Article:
What kind of a year has 2019 been for you?
In a word: eventful! I curated the British Pavilion at the 58th Venice Biennale; I started a new job as Senior Curator at the Hayward Gallery; I completed my first year as a trustee of Gasworks, a non-profit-making arts organisation and provider of artists’ studios that I truly care about; and wrote my first children’s book with Tate on artist Frank Bowling (and a second children’s title about another artist on the way! Watch this space…). ‘Soul of a Nation’, which I co-curated with Mark Godfrey in my previous role as curator of international art at Tate Modern, continues to tour the USA so myself and Mark are working on its finale for the Museum of Fine Arts, Houston.
Venice in particular has been almost indescribable. As a city, it’s rightly become a symbol of how urgently and collectively we have to address climate change. As a cultural endeavour, having spent so much time there these past 18 months, Venice has only deepened my respect for artists and the communities they create. I learned so much from my ‘neighbours’ in the French Pavilion and I have such affection for Laure Prouvost and curator Martha Kirszenbaum, as well as their collaborators Nicolas Faubert and Bamar Kane.
The same is true for my friends who curated the Welsh and Scottish pavilions of Sean Edwards and Charlotte Prodger, respectively. Throughout the very soggy month of April, Venice totally felt like an artists’ village. I’ll never forget the camaraderie and the genuine goodwill. So many people worked so hard side by side. It was just a real pleasure to be there to witness it all coming together.
What has changed for the better?
The apparent capacity for institutional change comes to mind. Artists are perpetual questioners of the status quo, of course. But as evidenced by this year’s Turner Prize outcome, it’s incredibly inspiring to learn from artists that the way things have always been doesn’t ever have to dictate the way things can be. That institutions are more willing to embrace new modes of being and doing shows that it is possible to adapt, refresh and improve established approaches.
A lot of attention in the international press has focused on ‘discovering’ an older generation of African American artists who have borne the benign (and not-so-benign) neglect of many mainstream museums and galleries. As photographer Dawoud Bey has pointed out, black artists have been making work both in and out of the limelight. It’s not a new discovery. There’s a lot more to be done to sustain the interest and to ensure that our institutions are inclusive in word and in deed, from the board rooms where decisions are made to what’s shown on the walls and plinths. Still, I’m encouraged by a lot of artist-led change this year.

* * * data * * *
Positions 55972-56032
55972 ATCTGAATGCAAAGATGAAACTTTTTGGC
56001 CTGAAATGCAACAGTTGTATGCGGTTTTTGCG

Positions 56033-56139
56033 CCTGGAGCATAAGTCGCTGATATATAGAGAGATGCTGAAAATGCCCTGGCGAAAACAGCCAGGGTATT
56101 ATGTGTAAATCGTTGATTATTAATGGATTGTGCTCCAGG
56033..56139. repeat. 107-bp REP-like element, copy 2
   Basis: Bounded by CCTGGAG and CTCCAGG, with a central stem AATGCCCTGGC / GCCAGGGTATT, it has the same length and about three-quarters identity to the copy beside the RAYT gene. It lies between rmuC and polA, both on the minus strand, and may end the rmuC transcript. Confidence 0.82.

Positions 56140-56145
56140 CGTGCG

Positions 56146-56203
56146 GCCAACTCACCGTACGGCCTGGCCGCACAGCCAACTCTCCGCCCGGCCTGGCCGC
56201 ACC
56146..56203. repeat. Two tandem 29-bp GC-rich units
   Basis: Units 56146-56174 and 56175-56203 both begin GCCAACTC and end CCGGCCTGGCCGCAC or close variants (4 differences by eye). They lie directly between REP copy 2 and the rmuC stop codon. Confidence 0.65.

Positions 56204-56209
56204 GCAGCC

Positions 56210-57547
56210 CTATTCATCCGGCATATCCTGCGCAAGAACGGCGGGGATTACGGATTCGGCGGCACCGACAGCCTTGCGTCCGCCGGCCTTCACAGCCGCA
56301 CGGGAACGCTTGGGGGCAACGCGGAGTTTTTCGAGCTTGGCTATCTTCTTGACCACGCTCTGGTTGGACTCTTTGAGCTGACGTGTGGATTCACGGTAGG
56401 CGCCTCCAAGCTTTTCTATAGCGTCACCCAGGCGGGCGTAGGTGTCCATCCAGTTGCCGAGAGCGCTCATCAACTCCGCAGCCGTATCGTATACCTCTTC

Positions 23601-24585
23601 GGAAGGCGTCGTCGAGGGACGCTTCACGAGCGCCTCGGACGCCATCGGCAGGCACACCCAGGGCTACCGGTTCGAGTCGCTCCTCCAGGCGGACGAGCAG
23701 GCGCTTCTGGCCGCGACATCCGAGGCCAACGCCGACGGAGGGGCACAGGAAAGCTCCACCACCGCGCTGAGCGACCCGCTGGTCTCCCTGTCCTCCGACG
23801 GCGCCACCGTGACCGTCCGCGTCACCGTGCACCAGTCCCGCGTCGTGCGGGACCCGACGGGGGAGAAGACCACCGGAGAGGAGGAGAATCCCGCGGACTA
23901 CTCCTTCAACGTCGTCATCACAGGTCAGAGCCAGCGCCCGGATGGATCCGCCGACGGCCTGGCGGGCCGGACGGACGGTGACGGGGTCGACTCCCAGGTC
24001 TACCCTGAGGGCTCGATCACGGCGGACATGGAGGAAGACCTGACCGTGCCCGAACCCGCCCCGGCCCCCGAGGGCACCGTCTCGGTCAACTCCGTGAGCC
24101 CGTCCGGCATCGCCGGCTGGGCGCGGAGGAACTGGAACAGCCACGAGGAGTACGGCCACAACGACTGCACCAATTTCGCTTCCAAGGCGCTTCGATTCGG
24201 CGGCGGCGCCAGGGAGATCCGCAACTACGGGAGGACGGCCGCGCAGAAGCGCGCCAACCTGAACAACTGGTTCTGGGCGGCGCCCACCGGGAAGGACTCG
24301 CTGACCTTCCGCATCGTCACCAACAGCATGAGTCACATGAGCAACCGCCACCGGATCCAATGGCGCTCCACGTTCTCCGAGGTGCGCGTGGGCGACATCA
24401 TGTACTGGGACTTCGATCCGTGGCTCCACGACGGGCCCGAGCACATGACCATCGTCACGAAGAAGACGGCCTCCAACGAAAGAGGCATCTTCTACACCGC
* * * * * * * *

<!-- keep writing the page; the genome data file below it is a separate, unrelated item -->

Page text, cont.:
What do you wish had happened this year, but didn’t?
Seems a good moment to dust off Helen Cammock’s answer from last year: “That the Brexit process had been quashed and that the increase in right-wing politics across the world had been acknowledged for what they are and halted.”
What would you characterise as your major achievement this year and why?
Being part of the jury for the 25th Paul Hamlyn Awards for Artists feels like a major achievement because I tend to think of success as something that doesn’t happen alone. It’s always built on what’s come before. To join other voices in championing artists at pivotal stages in their careers is why I do this work and I honestly felt like I’d won something being asked to take part.
Is there anything you’d like to have done this year but haven’t?
I find it very difficult to say ‘no’ to things and have spread myself pretty thinly this year. The most truthful answer I can give is that I’d have liked to have asked for fewer deadline extensions on catalogue essays! I’m still working through the backlog. One of my New Year’s resolutions should definitely be to do less but I get really excited by collaborating and there are so many great projects out there so I do my best to make time wherever I can for the artists I am excited by.
What would make 2020 a better year than 2019?
It’s taken 20 years of cajoling but my husband has finally agreed that we can adopt a dog. Our daughter and I are over the moon. 2020 will be Year of the Dog in our house.
1. Zoe Whitley. Credit: Takis Zontiros
2. Cathy Wilkes, Untitled, dimensions variable, mixed media, 2012
3. Winners of Paul Hamlyn Foundation Awards for Artists 2019. Left to right: Larry Achiampong, Laura Jurd, Ingrid Pollard, Mark Lockheart, Harold Offeh, Adam Christensen, Phoebe Boswell, Shiori Usui and Nathaniel Mann. Photo: Emile Holba